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Unformatted text preview: << By gregory mone PLAY PREVIOUS: What to Expect from Will Wright's Stupid Fun Club NEXT: Swank Up Your Facebook Page With a Hand-Painted Portrait Back to Article WIRED MAGAZINE: 17.08 07.20.09 2010 Ford Taurus Photo: Brian Finke Heading south on the New Jersey Turnpike, Ford Motor Company engineer Jerry Engelman swings his 2010 Taurus into the left lane to pass a semi. The Taurus hesitates, slowing down, and then Engelman adjusts his heading. The car takes off. "Larry," he calls to his colleague in the back seat, "write that down!" Engelman is driving, but just barely. The Taurus has a radar-based adaptive cruise-control system that lets him set a top speed and then simply steer while the car adjusts its velocity according to traffic. He's been weaving and changing lanes, doing between 45 and 70 mph—and hasn't touched a pedal in an hour. Over the past few years, Ford engineers have driven 60,000 miles to test, tweak, and optimize this system, which also provides collision warning alerts. They've been focused on60,000 miles to test, tweak, and optimize this system, which also provides collision warning alerts....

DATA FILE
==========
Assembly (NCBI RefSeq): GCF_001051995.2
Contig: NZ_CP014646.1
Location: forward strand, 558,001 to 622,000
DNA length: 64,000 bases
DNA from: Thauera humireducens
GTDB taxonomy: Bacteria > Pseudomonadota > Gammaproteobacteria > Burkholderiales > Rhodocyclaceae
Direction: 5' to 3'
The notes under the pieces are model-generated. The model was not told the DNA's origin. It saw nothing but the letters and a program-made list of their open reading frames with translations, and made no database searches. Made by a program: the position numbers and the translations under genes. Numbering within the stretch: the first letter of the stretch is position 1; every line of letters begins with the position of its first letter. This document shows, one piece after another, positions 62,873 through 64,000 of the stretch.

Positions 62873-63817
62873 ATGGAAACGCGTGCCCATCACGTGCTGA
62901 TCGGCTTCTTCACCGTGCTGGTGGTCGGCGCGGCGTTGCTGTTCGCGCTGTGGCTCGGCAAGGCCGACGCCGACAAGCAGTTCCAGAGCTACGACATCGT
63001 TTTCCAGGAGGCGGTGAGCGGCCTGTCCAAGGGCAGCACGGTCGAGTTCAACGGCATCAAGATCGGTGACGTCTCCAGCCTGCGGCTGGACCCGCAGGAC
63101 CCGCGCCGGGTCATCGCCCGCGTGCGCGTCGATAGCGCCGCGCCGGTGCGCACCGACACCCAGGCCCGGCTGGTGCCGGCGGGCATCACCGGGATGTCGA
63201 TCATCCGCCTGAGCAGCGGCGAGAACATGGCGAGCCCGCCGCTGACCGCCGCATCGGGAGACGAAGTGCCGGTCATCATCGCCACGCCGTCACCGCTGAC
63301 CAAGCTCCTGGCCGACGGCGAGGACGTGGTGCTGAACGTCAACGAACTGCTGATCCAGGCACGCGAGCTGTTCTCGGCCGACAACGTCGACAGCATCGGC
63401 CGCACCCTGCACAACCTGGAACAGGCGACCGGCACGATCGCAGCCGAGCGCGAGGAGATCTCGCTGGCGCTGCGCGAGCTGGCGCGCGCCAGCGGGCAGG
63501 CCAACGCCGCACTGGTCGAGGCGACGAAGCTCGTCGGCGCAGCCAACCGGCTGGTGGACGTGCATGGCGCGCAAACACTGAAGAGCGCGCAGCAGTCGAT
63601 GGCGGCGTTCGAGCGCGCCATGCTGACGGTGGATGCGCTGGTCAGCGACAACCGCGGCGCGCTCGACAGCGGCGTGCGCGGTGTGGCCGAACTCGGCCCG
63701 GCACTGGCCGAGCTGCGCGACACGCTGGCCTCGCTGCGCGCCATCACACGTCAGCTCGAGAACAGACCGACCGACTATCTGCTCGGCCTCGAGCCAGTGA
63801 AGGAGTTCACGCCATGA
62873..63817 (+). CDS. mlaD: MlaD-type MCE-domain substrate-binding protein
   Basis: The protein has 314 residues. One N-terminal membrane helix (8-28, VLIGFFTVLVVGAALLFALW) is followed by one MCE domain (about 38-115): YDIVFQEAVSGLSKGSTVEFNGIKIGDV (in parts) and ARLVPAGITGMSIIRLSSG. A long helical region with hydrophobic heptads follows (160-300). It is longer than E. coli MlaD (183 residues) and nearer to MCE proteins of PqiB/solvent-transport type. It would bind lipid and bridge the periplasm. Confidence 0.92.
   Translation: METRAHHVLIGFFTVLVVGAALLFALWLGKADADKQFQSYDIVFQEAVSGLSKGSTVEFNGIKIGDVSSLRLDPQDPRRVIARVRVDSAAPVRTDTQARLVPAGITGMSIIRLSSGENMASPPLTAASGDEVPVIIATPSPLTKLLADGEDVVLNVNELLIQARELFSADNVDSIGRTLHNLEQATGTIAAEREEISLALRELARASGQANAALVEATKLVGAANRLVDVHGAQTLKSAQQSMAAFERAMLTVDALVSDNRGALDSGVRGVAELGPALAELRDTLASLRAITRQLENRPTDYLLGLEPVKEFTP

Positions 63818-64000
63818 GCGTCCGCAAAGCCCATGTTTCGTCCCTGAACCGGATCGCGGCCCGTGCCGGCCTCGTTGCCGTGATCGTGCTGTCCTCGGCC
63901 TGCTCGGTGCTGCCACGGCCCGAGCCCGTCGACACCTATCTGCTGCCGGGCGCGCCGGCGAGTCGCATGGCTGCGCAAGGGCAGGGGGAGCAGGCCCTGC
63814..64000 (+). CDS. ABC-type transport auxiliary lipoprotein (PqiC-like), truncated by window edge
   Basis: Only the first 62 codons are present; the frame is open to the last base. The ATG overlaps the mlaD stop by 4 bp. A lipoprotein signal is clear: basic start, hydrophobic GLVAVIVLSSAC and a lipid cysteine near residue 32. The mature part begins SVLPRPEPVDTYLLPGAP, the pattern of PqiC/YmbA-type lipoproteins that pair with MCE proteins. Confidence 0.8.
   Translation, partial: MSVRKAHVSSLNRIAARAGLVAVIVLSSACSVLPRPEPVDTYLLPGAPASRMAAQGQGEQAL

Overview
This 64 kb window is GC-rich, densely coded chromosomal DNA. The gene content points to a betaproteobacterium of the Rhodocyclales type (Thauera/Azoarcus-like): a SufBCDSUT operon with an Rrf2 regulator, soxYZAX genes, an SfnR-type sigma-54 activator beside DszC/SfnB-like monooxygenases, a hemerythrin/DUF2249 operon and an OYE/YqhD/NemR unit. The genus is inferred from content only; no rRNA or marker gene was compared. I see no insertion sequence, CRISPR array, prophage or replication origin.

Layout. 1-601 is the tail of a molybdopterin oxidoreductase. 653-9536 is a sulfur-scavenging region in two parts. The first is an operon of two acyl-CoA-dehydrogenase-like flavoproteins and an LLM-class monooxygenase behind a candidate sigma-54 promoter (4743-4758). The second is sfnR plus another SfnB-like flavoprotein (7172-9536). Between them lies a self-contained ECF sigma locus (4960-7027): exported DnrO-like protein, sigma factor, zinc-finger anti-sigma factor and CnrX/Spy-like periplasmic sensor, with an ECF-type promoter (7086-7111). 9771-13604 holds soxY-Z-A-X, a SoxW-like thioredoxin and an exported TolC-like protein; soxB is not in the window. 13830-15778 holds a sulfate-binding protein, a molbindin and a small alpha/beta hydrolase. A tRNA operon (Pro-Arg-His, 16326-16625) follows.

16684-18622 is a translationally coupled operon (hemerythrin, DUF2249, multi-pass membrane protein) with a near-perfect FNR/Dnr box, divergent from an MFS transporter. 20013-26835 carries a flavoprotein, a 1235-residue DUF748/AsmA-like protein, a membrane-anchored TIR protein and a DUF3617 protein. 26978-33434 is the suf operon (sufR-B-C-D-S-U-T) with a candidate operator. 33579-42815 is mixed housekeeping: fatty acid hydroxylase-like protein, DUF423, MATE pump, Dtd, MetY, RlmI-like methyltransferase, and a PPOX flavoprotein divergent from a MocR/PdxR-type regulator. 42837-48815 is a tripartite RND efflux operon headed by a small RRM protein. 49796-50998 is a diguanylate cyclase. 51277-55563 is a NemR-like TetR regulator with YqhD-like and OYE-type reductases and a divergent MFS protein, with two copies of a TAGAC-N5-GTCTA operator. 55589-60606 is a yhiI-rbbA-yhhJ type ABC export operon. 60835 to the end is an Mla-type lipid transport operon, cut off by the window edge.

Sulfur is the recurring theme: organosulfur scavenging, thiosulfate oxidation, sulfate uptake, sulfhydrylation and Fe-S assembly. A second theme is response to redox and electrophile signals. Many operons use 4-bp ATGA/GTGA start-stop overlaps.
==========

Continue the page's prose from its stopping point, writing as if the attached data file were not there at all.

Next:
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This note was uploaded on 02/08/2011 for the course MGT 3743 taught by Professor Staff during the Fall '10 term at Georgia Tech.
- Fall '10